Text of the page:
Like the previous commenters I really like your Cyclamen. In fact you have quite a colorful, indoor garden.

    • bittster says:

      Thanks Suzie. I wish it were happening outside too but the snow and cold makes it just that much more special. I enjoyed being out there last week and was wondering why I hadn’t been out in the garage more often.

  6. A remarkable indoor collection! I like the primulas especially. To me they looked more lavender than pinkish. I was interested when you said the name causasium indicated to you an origin in eastern Russia (Siberia). I have some knowledge of Russian place names and was wondering how you reached that conclusion.

    • bittster says:

      Thanks Jason, I reached my conclusion by putting my East Russia right next to Eastern Europe… that’s me screwing up my East West! The cyclamen is from the Black Sea area and the Caucus Mountains -nowhere close to Siberia or China, I’m correcting it right now and I won’t mention how long I looked at a map thinking “I don’t get it, how can those mountains and that area not be considered Eastern Russia…. maybe he means southwest would be more accurate?” and then…… duh…oh yeah.
      Thanks again, my grammar mistakes are bad enough but this one really makes me redfaced.

      • Ah, I was wondering i you meant the Caucusus – a region that has given us many garden flowers. Don’t be too redfaced, I’m great at geography but I still mix up my right and left sometimes.

  7. Cathy says:

    I think long-term you need a proper “winter garden” under glass with space to spread out these lovely treasures you have blooming in winter and where you can enjoy them without having to go out into a freezing garage! The primulas look very happy though, and the cyclamen just go on and on – wonderful!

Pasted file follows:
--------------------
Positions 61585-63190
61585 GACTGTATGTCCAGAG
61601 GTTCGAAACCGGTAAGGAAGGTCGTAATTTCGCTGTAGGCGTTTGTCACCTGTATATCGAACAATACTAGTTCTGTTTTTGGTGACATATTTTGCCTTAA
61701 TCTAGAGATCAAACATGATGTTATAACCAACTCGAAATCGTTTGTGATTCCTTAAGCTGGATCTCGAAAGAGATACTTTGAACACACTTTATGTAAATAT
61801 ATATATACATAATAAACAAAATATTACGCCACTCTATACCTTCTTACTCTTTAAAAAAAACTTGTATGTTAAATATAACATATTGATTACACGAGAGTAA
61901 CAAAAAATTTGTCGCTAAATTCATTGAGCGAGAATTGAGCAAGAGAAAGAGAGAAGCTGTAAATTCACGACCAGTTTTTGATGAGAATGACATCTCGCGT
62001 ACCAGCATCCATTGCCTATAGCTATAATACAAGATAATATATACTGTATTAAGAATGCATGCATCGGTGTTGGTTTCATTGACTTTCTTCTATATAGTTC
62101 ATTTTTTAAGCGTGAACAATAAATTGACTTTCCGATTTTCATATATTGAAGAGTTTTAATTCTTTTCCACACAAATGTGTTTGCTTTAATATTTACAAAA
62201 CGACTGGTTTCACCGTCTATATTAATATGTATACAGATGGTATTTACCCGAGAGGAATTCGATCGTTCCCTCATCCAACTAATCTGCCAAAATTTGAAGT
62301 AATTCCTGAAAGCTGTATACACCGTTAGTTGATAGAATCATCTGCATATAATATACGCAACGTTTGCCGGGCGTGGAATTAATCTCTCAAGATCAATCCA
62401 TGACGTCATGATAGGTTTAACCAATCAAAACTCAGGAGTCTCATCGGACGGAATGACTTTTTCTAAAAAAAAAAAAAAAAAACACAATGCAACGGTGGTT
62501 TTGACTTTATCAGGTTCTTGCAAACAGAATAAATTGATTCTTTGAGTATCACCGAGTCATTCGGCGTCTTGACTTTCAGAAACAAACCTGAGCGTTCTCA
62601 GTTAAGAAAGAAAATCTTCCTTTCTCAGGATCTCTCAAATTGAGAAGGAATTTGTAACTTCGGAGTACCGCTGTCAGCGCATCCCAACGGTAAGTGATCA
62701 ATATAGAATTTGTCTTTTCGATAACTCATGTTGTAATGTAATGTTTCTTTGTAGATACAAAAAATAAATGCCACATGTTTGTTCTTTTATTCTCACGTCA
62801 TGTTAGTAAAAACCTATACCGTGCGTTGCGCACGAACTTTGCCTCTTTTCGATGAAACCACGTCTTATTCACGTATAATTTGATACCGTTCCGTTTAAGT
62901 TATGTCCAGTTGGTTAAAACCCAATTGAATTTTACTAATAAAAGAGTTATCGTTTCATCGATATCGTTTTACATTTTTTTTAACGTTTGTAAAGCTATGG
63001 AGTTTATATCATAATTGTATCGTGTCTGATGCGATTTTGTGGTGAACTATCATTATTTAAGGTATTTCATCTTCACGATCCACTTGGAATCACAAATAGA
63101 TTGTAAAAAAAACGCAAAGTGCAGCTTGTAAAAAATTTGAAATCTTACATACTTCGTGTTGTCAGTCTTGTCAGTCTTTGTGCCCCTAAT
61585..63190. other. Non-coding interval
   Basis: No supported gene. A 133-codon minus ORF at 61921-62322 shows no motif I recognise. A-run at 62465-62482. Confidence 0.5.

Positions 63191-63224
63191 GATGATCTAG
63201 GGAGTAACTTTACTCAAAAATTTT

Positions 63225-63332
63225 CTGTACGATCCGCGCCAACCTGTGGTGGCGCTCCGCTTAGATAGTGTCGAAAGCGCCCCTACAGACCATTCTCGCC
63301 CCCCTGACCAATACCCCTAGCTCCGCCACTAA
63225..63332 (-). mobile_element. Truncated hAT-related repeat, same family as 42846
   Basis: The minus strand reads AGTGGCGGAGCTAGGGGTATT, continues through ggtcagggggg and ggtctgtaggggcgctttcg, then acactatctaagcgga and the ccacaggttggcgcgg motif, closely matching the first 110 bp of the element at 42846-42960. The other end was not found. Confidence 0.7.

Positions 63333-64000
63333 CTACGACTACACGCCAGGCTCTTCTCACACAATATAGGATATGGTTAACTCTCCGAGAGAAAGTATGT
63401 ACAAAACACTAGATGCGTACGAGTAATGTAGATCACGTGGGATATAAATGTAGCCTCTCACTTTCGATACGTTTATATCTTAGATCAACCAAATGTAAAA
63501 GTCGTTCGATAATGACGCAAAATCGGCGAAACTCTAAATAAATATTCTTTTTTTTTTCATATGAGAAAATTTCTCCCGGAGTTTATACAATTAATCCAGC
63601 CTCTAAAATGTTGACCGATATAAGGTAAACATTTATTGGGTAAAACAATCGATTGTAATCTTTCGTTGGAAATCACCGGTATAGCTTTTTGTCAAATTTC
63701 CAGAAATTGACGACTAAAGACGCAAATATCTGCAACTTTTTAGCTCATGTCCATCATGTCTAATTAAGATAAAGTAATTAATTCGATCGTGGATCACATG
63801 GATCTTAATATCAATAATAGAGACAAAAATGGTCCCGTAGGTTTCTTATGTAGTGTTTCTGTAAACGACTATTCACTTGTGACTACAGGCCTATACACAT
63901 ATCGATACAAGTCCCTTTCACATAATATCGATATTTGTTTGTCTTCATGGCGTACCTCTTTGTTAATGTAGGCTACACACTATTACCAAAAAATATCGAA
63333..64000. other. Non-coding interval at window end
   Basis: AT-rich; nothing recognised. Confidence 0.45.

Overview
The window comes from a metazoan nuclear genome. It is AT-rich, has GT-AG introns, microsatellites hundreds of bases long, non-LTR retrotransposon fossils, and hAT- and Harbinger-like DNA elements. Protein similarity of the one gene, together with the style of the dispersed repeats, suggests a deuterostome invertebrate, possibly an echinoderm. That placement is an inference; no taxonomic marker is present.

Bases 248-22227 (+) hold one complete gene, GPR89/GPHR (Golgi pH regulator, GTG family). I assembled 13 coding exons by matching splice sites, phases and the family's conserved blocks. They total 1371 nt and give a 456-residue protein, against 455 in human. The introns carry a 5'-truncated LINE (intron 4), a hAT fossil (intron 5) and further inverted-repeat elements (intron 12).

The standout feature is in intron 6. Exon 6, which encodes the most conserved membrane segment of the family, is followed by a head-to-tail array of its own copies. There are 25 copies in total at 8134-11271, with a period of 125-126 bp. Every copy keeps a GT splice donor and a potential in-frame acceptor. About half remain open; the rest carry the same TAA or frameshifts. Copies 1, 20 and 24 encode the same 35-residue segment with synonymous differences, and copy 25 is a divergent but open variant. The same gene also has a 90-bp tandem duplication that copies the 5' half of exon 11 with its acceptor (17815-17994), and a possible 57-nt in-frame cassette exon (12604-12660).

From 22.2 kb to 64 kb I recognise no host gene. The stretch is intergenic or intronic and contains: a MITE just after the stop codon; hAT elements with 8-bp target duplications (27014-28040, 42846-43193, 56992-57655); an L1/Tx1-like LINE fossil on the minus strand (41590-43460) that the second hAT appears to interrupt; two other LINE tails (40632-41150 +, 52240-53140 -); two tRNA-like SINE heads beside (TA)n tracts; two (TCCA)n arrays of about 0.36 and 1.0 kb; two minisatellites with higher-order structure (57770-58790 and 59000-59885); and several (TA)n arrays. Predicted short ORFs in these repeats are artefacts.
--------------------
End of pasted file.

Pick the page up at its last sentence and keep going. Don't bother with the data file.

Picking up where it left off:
• bittster says:

      Thanks Cathy. Someday I hope to have the proper winter garden. A cozy spot in real sunlight with a lemon or two or maybe a camellia would be awesome. One of the problems though is that a winter garden would never get approved unless it came along with a master bedroom/ master bath addition, so the cost is about triple what you would think!

  8. Annette says:

    Your indoor garden is most enjoyable, Frank. I can’t get over the size of these cyclamens! What have you done to them? They were so tiny a while ago. I had mixed success with my snowdrops too. One variety -Hippolyta- didn’t produce any flowers. All these flowers should easily carry you over into spring 🙂

    • bittster says:

      The cyclamen probably appreciate not having to face this years winter cold unprotected! The ones outside look far worse, in fact I’m worried that there may be more than a few casualties.
      I thought your snowdrops looked great, the viridapice especially. Considering how well they do in your snowdrop wood I suspect you will see flowers on all of them next year, it just may take a year longer than expected. Even ‘fat baby’ will become a fat clump 😉

  9. Inside is the place for plants to be right now since outside is impossible, love the snowdrops and cyclamen.

  10. I agree, inside for the plants in this crazy weather. I was curious what you meant about climbing the Falls ice. I never saw anyone do that here. The gorge walls are steep and no one is allowed at the base of the Falls in winter. Were you in Canada on your climb? I don’t know their laws.

    • bittster says:

      No way would I climb that! It was a figure of speech for the way the cone of ice climbs higher and higher as more ice accumulates, it was late, I was tired, my comments don’t always make as much sense as I think they do 🙂